Why Africa is unprepared for Covid-19 vaccine

Wednesday, December 2nd, 2020 00:00 |
Moderna Covid-19 vaccine has 94 per cent efficacy. Photo/Courtesy

In the last couple of weeks the world has seen a glimmer of light at the end of the seemingly endless coronavirus pandemic nightmare, after a few companies announced an Eureka moment in the search for a vaccine.

The first news of a potentially effective vaccine was announced by the US-German collaboration of pharmaceutical companies Pfizer and BioNTech on November 9, who said preliminary studies had shown that the vaccine can prevent people from getting infected with the virus by up to 95 per cent.

Pfizer has said that it will manage to produce 6.4 million doses of its vaccine for distribution within the US by mid-December, with over one billion by the end of 2021.

There have been subsequent announcements of new vaccines in the offing, with the manufacturers giving the same 2020/2021 timeline for production and delivery.

It therefore goes that soon, after the necessary approval and licences, there will be enough vaccines to start the biggest ever immunisation exercise in human history. 

In a statement released from Brazzaville on Thursday tiled, “WHO urges African countries to ramp up readiness for Covid-19 vaccination drive”, the World Health Organisation warned that its “analysis finds that Africa is far from ready for what will be the continent’s largest ever immunisation drive.”

WHO’s Vaccine Readiness Assessment Tool, which has been shared with all the 47 countries within the body’s purview, covers 10 key areas, namely, planning and coordination, resources and funding, vaccine regulations, service delivery, training and supervision, monitoring and evaluation, vaccine logistics, vaccine safety and surveillance and communications and community engagement.

Going by self-assessment using the tool by 40 of the 47 countries under WHO, the African region has an average score of 33 per cent readiness for a Covid-19 vaccine roll-out, which is well below the desired benchmark of 80 percent.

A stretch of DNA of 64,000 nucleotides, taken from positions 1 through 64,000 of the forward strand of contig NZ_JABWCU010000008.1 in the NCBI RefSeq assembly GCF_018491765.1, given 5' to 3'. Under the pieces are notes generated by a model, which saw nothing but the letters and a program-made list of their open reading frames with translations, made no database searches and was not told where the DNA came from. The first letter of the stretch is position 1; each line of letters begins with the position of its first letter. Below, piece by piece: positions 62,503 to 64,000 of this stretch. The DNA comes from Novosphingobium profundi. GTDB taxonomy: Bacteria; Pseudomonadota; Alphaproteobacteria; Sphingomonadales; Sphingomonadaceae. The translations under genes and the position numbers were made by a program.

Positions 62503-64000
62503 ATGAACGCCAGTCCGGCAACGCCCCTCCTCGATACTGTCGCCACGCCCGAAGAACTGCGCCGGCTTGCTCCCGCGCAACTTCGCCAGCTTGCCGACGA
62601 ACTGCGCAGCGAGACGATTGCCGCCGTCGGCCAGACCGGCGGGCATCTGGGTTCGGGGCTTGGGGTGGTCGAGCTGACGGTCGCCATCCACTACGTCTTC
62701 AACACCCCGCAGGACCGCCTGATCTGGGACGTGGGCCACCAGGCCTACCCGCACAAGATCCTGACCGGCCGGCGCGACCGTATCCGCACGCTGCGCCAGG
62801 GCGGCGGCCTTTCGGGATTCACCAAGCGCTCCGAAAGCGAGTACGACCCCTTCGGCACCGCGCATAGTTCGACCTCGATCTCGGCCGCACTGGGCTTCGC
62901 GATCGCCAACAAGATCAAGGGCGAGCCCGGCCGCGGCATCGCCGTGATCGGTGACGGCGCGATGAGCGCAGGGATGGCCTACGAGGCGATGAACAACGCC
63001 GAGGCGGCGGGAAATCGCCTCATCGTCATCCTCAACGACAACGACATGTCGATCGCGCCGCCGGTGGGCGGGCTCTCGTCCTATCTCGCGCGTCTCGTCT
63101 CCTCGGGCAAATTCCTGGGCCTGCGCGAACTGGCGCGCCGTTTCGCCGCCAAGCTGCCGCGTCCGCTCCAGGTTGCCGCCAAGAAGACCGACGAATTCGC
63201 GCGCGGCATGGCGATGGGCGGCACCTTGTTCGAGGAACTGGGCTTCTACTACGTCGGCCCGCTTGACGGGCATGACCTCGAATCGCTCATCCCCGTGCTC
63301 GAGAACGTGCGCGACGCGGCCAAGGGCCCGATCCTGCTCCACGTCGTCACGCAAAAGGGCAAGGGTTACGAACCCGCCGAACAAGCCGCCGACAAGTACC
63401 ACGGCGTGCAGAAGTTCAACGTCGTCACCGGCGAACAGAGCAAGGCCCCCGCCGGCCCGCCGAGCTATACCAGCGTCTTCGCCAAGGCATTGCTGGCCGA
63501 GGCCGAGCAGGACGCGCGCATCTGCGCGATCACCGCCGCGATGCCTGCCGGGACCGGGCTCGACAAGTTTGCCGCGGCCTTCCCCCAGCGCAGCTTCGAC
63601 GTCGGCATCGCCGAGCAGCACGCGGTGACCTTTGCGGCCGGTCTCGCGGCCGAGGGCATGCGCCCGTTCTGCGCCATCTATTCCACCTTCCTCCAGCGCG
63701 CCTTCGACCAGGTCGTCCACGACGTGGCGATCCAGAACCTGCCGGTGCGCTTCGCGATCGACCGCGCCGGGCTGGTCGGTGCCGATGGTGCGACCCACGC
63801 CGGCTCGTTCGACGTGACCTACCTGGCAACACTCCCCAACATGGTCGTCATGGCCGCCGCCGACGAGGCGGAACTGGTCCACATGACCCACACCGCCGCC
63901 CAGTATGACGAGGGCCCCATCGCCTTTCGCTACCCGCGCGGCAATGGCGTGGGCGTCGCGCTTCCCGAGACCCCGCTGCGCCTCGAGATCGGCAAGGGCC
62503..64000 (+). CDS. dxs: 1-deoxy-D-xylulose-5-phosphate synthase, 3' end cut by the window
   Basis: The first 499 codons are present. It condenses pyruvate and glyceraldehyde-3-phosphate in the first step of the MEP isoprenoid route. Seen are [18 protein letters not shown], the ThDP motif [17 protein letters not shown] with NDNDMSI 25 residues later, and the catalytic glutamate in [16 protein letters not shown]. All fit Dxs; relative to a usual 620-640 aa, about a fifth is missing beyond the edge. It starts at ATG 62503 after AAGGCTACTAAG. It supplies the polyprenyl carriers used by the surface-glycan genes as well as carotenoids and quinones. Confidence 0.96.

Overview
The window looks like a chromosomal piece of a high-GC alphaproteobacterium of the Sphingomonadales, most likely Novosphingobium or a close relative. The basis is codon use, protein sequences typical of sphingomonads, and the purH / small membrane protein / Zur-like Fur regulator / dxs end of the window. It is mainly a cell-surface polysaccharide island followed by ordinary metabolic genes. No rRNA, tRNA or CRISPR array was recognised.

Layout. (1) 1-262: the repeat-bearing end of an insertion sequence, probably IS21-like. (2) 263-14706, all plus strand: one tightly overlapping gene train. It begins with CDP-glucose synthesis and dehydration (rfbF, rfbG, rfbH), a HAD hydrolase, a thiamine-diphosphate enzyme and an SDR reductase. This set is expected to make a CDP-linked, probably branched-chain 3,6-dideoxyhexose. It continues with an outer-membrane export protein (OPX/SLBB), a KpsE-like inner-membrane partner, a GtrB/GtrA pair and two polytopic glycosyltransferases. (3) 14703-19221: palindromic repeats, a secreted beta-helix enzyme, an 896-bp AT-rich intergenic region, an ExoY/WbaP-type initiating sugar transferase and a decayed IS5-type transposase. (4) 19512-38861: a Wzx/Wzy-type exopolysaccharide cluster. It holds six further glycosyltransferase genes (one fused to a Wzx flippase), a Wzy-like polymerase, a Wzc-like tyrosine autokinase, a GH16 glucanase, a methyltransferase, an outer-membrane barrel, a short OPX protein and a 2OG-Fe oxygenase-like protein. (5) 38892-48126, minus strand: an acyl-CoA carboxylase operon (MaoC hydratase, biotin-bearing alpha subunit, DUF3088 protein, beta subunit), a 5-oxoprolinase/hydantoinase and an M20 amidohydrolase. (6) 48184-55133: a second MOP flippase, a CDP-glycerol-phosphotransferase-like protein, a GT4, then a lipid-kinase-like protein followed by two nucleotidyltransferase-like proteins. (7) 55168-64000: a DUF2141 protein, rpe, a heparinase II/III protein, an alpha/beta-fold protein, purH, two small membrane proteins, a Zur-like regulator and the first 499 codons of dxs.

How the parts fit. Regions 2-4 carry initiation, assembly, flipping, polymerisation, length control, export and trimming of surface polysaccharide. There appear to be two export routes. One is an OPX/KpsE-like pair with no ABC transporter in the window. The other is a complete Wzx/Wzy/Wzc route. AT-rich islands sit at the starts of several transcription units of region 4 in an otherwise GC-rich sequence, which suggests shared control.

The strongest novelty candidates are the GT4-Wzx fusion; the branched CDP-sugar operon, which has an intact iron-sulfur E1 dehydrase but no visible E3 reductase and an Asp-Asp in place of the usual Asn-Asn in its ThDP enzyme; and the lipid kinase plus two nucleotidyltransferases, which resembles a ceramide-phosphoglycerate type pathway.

The statement by WHO Regional Director for Africa Dr Matshidiso Moeti painted a rather gloomy picture that the vaccine will not reach those who need it most in the continent if leaders do not address the structural and systemic shortcomings that are bound to hinder effective distribution. 

Although it is not debatable that Africa’s modus operandi is below the global benchmark, experts are of the view that the continent can use ingenuity to cover up the shortfalls.

 Indeed, Africa already has the basic infrastructure for the distribution task from past health initiatives.

For instance, many African countries have a strong network that has been used previously in the fight against HIV/Aids, and the polio vaccination campaigns, which target children below five years.

In both instances, health authorities have managed, over the years, to reach at least half of the population in countries where they undertake programs.

Authorities can also use templates that are usually used for registration of persons for identity cards or during elections. Again, these two exercises usually reach the ground, with almost everyone managing to get into the databases. 

The weak link in the entire vaccination ecosystem is the shortage of finances.

With adequate financial resources, African countries can build on the existing infrastructure in their respective healthcare systems to deliver adequate numbers in the immunisation campaign within a reasonable timeframe.

Ultimately, Africa has to work more in opening up and developing both its terrestrial and digital systems and operations in order to be more in sync with global trends and standards.

The Cov id-19 vaccination challenge comes with a silver lining, as it will expose the existing gaps that need to be filled. — The writer is a communications expert and public policy  analyst  [email protected]

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